28 May 2013
How often do you pop to the supermarket to get some basics and leave with a trolley full of items you never intended to buy? Impulse buying happens to all of us – and mostly, we ignore it, excuse it, or simply blame ourselves. The reality is that most stores are designed specifically to keep you there longer and tempt you into spending more than you should. Millions of rands are pumped into market research to track consumer habits, weaknesses, insecurities and desires, leaving you and your wallet defenceless. In an effort to empower you as a consumer, we’ve put together a list some of the most common spending traps out there.
Tracking predictable patterns
Many retailers investigate the common movement patterns of shoppers: where you’re likely to go first, whether you’ll turn left or right on entering a store, which colours and textures are most likely to distract you. Although we might feel that we are in control, it’s probably worth noting that human beings tend to follow similar patterns in an unconscious manner. Try to be aware of how many of your decisions are your own when shopping, and how many are being made by the people who want you to spend.
The comforting smell of baking goods, the beautiful flower arrangements adorning the store entrance, the bright lights, colourful shelves, glossy packaging, relaxing music: retailers have figured out how to enchant and overwhelm our senses, sending us off in an unconscious, excitable shopping daze.
Fake sales/ specials
This has become common in plenty of local stores, particularly with toilet paper. You’ll notice a toilet paper display with a big sign showing the price, as if there is a special or sale on. Often, the price is exactly the same as it’s always been. The manufacturer is probably paying for an in-store promotion. Check prices carefully when goods are on display – it doesn’t necessarily mean they’re on special.
Priciest goods at eye-level
Manufacturers pay to have their goods placed at eye-level. Look above, below and behind these items, and you’ll often find the same product at a better price.
Emulating the life we want
The glistening, spotless surfaces of pretty much any mall, large banners with images of healthy, radiant women, salespeople who look like supermodels, tag lines on labels that make us feel we’d be a better mother/ father/ wife/ husband/ lover. It’s a simple trick: retailers present the perfect picture of the lives we aspire to, and make us feel like we are able to buy it. Be wary of buying an idea instead of a product.
Labels that lie
The cheapest items aren’t always the best deal. For example, some of the detergents or dishwashing liquids that cost less could be diluted and contain fewer active ingredients, meaning you’ll have to use more in the end anyway. The same can apply to fruit juices – fruit juice ‘blend’ could mean only 30% fruit and 70% blend.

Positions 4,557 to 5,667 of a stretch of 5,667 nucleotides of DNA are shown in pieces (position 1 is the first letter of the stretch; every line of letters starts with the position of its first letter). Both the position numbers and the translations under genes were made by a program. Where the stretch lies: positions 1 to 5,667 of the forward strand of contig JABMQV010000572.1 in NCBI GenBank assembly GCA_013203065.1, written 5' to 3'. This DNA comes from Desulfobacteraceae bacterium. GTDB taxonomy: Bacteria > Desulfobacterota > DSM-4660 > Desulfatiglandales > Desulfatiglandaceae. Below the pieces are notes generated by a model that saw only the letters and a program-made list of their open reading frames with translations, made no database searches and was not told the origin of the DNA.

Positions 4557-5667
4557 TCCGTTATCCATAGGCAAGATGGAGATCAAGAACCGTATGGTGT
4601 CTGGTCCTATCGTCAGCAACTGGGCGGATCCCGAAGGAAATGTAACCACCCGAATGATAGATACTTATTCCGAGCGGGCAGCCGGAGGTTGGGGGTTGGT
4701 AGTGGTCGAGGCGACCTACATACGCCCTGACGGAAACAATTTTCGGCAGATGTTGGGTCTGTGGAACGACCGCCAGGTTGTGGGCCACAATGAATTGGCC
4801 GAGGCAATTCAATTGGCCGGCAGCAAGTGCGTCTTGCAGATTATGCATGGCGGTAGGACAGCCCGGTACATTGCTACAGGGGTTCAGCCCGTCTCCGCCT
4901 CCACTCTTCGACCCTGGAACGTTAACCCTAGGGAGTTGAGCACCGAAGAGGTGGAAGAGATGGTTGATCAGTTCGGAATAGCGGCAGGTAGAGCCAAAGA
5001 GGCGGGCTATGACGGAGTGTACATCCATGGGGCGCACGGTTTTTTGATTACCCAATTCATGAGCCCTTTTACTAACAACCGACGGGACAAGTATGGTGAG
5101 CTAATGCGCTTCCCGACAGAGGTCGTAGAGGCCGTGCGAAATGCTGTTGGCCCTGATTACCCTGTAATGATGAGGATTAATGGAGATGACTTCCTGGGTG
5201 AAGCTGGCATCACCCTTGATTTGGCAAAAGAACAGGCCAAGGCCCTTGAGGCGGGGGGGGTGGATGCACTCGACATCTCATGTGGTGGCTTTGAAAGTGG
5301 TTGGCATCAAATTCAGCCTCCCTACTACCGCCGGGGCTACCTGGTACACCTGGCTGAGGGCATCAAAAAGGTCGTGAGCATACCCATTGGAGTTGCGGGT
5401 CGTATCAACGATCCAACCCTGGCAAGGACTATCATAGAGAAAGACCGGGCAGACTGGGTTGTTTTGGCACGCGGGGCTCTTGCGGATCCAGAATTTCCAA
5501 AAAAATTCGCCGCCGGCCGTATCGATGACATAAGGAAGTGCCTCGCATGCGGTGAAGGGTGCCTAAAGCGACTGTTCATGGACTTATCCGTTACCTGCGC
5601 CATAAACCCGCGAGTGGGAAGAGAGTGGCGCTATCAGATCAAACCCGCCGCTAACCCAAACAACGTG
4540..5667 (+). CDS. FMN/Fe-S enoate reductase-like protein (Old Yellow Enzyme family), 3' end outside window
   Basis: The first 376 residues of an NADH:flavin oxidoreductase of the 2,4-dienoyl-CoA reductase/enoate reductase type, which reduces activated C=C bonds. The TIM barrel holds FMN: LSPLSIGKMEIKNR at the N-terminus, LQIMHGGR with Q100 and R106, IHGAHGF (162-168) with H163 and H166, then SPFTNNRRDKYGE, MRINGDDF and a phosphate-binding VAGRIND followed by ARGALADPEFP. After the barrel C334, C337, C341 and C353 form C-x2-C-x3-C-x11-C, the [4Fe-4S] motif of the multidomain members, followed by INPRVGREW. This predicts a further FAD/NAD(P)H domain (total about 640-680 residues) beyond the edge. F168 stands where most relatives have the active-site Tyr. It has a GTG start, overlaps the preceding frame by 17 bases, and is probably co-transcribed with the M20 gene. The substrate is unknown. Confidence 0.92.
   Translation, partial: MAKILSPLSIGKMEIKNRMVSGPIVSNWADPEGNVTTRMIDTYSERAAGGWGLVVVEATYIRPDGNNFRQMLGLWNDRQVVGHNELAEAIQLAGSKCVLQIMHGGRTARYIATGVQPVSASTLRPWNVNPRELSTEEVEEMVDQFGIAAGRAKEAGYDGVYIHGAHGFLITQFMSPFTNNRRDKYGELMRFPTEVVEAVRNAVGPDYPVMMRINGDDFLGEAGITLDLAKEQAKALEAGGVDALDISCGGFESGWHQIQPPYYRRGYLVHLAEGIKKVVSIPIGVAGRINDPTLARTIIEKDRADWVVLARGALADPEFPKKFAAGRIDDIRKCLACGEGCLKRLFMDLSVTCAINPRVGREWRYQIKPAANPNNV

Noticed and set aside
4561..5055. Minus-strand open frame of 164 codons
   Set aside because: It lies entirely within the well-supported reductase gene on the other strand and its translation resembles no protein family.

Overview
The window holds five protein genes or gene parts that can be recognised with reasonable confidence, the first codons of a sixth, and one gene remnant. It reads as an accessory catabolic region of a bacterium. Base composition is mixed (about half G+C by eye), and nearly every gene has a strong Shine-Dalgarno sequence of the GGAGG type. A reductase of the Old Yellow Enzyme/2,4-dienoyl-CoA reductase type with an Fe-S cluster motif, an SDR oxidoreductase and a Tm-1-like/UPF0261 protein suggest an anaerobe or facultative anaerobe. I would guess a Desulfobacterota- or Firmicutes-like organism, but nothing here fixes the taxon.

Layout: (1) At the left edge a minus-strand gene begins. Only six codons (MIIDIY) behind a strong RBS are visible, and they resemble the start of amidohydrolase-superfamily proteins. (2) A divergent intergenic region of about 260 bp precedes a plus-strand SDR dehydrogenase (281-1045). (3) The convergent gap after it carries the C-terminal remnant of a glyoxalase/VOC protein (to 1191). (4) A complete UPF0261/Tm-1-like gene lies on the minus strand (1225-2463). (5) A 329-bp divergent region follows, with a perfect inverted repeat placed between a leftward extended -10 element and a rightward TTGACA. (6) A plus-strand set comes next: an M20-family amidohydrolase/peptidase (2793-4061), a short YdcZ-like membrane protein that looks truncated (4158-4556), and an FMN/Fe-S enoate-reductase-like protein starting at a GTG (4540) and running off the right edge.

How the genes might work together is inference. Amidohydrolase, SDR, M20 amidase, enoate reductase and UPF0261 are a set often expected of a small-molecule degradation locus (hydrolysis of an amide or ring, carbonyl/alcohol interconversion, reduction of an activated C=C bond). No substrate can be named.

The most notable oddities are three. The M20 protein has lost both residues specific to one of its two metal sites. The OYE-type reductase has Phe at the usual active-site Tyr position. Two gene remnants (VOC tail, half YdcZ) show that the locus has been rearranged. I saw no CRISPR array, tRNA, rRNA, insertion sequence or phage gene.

How to get around this? Read your labels carefully, and make sure you’re getting what you pay for.
Strategically placed goods
Essentials are usually placed far apart from one another, to ensure you cross a couple of aisles when moving from one essential item to the next. If stores were really laid out for our convenience, you wouldn’t have to cross the span of the supermarket to get milk and bread.
Usually, the essentials are placed in the middle of the aisle, with non-essential items at the very end. This means you’ll have to pass the non-essentials a few times as you enter and an aisle, each time increasing the likelihood of an impulse buy. In department stores, the make-up and perfume sections tend to be placed at the entrance. Passing them twice increases the temptation of trying a tester and therefore crossing the deliberation threshold.
Tea and rusks, biltong and beer, guacamole, salsa and fajitas…retailers combine products that go well together, and we feel like we’re the ones who had the good idea.
Changing the floor plan
Another very common trick is changing the store layout on a regular basis. This means that, even at your local supermarket, you’ll be sent on a wild goose chase at least a few times a year. The longer you spend lost in a supermarket, the more likely you are to buy something. Take a look at our article on Beating the supermarket layout to avoid falling for these simple layout tricks.
Buy one get one free (or at a discounted price): this is one of the oldest tricks in the book, yet we still fall for it. You’re not saving money if you purchase something you never intended to buy. It’s that simple.
Temptations at the checkout queue
This is another obvious trick: leaving the kiddies’ sweets at their eye-level, and the magazines and tempting snacks at your eye-level in the queue. Some stores place more practical items at the till, too: light bulbs, batteries, dental floss, blank CD’s – stuff you think you should buy ‘just in case’, and feel remarkably responsible for having done so. Sneaky.
Bargain bins at the at the entrance
This is a common trick at clothing stores. It is a brilliant way to get you to cross over the threshold and into the shop, whether you came to buy clothes or not.
Even if you’ve entered the shop to buy a loaf of bread, the idea of using a trolley or basket always seems quite practical, doesn’t it? Research shows that carrying a basket increases the likelihood of wanting to fill it. To add to that, most stores present the largest trolleys first, and the smaller baskets hidden just behind. The rule of thumb? Don’t use a trolley unless you absolutely have to.
Moneybags top shopping tips
Have a list, and stick to it. Take a look at our guide on How to save at the grocery store http://www.moneybags.co.za/article/15-ways-to-save-on-groceries/ for more shopping tips.
Look at the prices, sizes and ingredients. That’s all the information you need. The rest is just marketing.
Use the checkout queue to rethink your purchases, rather than add to them.
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